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Significant Digits For Friday, April 6, 2018

You’re reading Significant Digits, a daily digest of the numbers tucked inside the news.

2 television episodes about Amish murder victims

In the criminal justice television show system, plagiarism based offenses are considered especially heinous. On Tumblr, the dedicated detectives who investigate these vicious appropriations are members of an elite squad known as the Procedural Victims Unit. These are their stories.

A Tumblr user has found that the third episode of the CBS police procedural television show “Instinct” bears overwhelming similarities with a 2009 episode of the Fox police procedural television show “Bones.” They both tell the story of a murdered Amish teenager who left a clue that leads to a piano teacher, not to mention several similar lines of dialogue. [Quartzy]


Amount of money Facebook collected in advertising for each North American member of its social network in 2017. Globally, that figure is around $20 per member. [Washington Post]

309 women

It’s official; the number of women running for Congress from the two major parties numbers 309, which is higher already than the previous high water mark in 2012, when 298 women ran for Congress. There is still yet time for new candidates to register to run. [The Associated Press]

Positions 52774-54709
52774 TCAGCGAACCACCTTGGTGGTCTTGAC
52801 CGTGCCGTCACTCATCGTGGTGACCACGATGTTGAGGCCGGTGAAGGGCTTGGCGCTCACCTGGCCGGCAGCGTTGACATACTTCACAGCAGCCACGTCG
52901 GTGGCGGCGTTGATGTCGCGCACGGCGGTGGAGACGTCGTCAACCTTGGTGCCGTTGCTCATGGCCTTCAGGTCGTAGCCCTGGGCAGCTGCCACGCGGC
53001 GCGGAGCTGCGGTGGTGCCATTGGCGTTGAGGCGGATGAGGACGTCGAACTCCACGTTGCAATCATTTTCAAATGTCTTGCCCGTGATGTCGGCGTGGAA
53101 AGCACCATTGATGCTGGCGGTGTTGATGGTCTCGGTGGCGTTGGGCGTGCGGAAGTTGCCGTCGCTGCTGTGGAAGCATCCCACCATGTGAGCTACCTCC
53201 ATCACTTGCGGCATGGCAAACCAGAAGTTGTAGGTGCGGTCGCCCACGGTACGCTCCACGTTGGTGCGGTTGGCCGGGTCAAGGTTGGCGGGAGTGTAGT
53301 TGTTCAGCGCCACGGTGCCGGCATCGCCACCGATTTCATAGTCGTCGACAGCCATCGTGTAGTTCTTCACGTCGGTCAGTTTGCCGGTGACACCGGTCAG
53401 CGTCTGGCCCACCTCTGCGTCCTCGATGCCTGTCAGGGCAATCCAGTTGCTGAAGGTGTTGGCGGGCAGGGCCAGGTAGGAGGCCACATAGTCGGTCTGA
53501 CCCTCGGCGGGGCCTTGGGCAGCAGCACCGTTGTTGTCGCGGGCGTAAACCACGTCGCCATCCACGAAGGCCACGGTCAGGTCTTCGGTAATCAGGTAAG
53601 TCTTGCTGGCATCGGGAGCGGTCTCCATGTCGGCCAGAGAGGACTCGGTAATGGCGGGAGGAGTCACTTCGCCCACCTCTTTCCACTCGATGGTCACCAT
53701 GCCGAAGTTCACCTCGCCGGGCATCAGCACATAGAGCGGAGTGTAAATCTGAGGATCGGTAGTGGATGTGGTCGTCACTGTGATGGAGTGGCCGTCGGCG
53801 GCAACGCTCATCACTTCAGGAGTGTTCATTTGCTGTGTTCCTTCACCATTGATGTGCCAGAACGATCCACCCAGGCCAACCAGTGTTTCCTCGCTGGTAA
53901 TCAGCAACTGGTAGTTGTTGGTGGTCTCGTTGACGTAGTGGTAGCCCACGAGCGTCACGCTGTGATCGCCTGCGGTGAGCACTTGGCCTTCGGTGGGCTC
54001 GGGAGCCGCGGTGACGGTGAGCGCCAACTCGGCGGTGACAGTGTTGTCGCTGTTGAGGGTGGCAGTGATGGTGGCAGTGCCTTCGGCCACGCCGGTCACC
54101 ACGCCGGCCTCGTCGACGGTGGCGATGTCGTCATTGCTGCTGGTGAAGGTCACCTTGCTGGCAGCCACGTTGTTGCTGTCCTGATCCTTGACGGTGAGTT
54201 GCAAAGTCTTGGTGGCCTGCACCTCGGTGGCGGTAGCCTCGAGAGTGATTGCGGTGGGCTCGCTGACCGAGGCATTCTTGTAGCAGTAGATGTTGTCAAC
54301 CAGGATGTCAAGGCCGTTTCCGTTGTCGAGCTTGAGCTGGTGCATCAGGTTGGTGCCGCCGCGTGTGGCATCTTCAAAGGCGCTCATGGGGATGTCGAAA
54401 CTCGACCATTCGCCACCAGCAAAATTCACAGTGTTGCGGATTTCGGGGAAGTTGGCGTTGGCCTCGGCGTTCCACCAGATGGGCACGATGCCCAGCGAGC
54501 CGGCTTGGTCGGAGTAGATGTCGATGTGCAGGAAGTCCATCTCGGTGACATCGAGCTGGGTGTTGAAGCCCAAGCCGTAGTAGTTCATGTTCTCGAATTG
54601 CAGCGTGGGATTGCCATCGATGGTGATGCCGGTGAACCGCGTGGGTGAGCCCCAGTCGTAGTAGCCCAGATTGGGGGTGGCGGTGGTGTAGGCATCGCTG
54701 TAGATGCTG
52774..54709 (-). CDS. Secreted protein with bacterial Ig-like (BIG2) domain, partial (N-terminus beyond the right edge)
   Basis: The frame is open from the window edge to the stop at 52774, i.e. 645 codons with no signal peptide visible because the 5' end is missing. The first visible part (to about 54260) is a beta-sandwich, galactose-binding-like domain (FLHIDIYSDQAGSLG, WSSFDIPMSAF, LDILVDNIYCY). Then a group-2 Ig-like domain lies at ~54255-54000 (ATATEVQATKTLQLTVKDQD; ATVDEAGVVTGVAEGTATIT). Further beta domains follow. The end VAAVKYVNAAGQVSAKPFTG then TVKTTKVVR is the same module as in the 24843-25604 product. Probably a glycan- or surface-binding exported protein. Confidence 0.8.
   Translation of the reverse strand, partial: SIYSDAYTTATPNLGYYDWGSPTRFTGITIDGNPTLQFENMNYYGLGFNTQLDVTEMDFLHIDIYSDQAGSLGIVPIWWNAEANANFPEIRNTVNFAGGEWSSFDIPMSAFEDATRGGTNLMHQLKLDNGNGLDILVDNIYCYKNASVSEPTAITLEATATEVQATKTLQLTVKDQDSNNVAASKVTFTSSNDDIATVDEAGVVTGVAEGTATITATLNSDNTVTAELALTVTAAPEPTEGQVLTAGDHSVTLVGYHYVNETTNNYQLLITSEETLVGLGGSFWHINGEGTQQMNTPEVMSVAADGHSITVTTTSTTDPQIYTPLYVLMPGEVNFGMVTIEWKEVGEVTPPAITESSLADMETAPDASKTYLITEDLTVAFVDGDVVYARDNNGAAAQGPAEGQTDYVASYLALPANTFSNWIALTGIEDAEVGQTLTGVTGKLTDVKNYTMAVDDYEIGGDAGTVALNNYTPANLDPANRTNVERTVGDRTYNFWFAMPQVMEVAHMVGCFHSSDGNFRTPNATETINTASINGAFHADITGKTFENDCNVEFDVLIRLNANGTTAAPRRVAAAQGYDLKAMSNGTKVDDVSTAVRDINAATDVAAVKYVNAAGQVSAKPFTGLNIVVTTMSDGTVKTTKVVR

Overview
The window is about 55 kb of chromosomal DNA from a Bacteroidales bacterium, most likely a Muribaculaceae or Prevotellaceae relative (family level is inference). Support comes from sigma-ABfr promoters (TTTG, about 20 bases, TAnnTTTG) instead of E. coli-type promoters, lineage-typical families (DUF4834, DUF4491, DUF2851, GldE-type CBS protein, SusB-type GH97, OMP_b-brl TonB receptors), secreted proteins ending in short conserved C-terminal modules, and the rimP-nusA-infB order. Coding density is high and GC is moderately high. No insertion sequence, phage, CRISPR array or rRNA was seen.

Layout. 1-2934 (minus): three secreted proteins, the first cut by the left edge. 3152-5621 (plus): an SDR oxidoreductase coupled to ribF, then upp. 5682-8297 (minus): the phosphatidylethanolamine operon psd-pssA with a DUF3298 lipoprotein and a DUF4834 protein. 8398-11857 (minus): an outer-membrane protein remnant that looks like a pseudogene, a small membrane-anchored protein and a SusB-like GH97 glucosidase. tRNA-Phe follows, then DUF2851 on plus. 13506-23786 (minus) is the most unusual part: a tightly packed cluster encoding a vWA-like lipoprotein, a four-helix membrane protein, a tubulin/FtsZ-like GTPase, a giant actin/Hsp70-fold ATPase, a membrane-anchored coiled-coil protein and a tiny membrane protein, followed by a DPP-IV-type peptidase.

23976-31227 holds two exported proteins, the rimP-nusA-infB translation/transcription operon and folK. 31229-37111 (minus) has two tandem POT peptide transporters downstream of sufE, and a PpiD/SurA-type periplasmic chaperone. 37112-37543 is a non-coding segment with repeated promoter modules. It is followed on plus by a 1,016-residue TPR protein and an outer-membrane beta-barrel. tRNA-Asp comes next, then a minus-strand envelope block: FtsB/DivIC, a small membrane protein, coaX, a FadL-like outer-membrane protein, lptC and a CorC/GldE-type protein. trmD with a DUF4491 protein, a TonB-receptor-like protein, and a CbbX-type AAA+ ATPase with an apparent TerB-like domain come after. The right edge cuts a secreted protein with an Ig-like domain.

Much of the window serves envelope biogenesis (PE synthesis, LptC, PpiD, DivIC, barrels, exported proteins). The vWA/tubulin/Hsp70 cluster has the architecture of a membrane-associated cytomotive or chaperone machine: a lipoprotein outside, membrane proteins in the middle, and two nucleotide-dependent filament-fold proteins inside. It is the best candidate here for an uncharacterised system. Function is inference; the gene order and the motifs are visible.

$1 billion

That is the purported overall cost of a forthcoming Amazon series that will adapt the “Lord of the Rings” books to television. The company spent $250 million on the rights alone, and has to get something into production within two years, so the clock is ticking. [The Hollywood Reporter]

$100 billion

President Trump is considering adding an additional $100 billion worth of tariffs on trade with China on top of the $50 billion his administration authorized. [The New York Times]

$1.17 trillion

That’s how much China held in U.S. treasuries as of the end of January, and selling them is a potential nuclear option should a trade war get out of hand. They are the second largest owner of U.S. government bonds after the Federal Reserve. [Reuters]

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If you see a significant digit in the wild, send it to @WaltHickey.

Walt Hickey was FiveThirtyEight’s chief culture writer.